Warren Buffet is famous for his annual letter to shareholders in which he is brutally honest about how he thinks the company is doing, why he believes certain things happened over the past year, and what he expects from the coming year. He has said of honesty, “Honesty is a very expensive gift. Don’t expect it from cheap people.” Essentially, Buffett is admitting that being honest can cost you. For example, a lack of “cheerleading” in a tough year could mean investors may go elsewhere.
How to Use This Key:
Practice honesty in all things personal and professional. According to a study conducted by a University of Wisconsin researcher in 2021, only about 1% of people “almost never lie.” Most people tell about two lies a day, and 7% of total communication is comprised of lies. So, it will be hard to practice total honesty!
If you make a conscious effort to be honest with yourself and others, however, over time the habit of honesty will become ingrained in you and your business practices, including the practice of honest evaluation.
Key 5: Stop looking for the “magic pill.”
In a 2016 article published in Forbes, a contributor evaluated “overnight success” stories and found that the odds of experiencing this type of fast, smooth, lasting success are not quite as good as your chances of winning the lottery. It is essential for real estate investors, entrepreneurs, and all aspiring successful individuals to stop looking for the “magic pill” that will enable them to suddenly take off into the stratosphere as a successful mogul or icon.
Even the most inspiring overnight success stories come with a lot of hard work and preparation long before that magical time occurs. Prepare for success by implementing systems and structures in business that will enable you to create consistent, positive results, emphasizing accountability and responsibility in all things. Pursue metrics and practices that will enable you to measure and refine your success accurately so that when your business is ready for “the big time,” you are ready to make that leap.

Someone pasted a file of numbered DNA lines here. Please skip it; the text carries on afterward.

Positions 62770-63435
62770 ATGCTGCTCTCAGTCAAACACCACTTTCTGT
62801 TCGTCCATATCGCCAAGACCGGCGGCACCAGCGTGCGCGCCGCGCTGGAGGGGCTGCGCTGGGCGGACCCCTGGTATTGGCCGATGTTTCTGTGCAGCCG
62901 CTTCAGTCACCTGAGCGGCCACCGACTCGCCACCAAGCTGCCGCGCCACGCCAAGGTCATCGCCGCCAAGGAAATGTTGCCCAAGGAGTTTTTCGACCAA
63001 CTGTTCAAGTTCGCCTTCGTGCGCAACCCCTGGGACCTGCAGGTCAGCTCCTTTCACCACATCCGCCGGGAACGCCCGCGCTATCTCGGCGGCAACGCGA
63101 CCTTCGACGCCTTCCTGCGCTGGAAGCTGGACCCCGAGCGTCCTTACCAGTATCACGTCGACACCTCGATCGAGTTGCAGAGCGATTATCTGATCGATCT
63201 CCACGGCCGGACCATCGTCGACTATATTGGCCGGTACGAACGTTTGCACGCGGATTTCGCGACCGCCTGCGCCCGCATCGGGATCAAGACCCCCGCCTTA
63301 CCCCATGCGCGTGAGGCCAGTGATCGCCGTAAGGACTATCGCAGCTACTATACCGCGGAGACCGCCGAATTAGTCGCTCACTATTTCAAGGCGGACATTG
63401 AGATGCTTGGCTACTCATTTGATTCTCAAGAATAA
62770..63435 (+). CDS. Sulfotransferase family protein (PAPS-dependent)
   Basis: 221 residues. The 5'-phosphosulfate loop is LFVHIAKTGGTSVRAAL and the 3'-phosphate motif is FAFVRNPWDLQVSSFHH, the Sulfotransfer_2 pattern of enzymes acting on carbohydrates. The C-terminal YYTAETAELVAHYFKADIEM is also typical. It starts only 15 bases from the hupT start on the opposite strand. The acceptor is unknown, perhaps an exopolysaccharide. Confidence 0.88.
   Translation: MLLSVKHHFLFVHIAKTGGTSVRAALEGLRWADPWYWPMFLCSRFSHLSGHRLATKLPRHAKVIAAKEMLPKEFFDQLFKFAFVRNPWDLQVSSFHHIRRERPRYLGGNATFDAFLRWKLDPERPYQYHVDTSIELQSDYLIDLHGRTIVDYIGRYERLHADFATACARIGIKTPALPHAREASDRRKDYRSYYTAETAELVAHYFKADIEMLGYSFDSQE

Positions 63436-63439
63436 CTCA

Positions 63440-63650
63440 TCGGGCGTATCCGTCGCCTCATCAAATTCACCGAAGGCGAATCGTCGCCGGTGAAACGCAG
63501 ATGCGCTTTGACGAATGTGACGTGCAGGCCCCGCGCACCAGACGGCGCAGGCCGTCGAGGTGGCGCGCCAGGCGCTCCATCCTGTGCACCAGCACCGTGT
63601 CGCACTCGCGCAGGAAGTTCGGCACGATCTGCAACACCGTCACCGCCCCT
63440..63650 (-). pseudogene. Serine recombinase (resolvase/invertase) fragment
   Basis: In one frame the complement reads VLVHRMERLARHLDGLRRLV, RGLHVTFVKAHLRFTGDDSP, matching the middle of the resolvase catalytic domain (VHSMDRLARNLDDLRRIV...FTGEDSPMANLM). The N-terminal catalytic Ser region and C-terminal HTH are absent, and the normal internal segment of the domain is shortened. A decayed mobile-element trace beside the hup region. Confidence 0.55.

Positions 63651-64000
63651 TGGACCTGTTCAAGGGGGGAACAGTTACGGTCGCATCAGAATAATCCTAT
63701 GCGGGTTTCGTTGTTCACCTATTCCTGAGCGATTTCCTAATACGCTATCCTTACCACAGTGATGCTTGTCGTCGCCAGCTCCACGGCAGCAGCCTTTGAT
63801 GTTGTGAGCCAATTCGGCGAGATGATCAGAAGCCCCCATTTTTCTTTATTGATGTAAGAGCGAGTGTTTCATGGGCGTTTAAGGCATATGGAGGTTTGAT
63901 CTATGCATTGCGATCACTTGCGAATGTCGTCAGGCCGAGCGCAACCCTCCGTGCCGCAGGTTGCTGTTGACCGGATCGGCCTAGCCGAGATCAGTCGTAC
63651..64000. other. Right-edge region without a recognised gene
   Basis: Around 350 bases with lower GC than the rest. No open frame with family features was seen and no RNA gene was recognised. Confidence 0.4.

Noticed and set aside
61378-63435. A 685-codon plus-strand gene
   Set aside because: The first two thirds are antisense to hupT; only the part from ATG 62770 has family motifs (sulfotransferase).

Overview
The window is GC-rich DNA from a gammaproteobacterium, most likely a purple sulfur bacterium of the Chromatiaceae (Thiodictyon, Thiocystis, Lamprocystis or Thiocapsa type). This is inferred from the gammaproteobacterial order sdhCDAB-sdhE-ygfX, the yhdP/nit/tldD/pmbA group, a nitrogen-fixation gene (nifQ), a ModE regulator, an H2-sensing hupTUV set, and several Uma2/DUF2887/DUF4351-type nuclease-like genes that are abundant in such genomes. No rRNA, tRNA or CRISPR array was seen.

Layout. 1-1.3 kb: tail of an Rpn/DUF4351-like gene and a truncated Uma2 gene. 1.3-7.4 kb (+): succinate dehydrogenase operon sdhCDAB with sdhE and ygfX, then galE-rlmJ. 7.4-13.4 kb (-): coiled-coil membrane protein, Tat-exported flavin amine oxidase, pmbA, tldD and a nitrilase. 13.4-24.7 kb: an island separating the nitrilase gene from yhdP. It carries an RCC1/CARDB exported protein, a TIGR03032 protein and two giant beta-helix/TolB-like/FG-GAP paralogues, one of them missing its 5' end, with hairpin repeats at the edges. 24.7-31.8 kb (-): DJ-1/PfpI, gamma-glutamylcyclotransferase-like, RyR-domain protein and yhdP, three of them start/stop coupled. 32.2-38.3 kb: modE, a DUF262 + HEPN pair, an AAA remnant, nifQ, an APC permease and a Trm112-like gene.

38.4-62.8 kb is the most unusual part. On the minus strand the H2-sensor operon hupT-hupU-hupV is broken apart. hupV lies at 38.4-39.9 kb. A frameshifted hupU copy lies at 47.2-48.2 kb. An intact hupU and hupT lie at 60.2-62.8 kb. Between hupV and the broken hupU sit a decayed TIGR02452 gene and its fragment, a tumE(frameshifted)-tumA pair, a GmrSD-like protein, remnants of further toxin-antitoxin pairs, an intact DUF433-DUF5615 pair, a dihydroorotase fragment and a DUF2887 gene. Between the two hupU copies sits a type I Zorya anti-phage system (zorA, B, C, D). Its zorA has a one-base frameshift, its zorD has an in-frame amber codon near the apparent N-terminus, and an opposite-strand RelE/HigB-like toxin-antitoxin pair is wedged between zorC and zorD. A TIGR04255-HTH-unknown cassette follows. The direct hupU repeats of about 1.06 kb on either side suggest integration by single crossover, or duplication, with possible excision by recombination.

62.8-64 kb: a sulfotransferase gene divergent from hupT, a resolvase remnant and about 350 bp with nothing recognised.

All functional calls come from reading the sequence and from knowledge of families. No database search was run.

How to Use This Key:
Stop looking for a “magic pill” and trying to hit a “home run” every single time. Instead, focus on identifying and using the keys to achieve lasting, meaningful success and legacy.
Tom Olson is the founder and president of the Olson Group Network , which includes Conduit Capital, Good Success, Olson Group, Olson Property Services, Olson Construction Management Services, and Sarah Jo, LLC. He is the author of multiple popular books for entrepreneurs and investors, including “The 30-Day Good Success Journey,” “Active Turnkey: The Best Way to Buy Rentals,” and “Investors vs. Contractors.”
Olson hosts The Good Success Podcast, a popular podcast for investors and entrepreneurs dedicated to achieving true lasting financial success as well as true personal and professional fulfillment.Fuller is also the CEO of Housefolios, a prop-tech company based in Provo, Utah, designed to help Fuller run his real estate business. It has expanded for use by other real estate professionals to organize and add value to their business.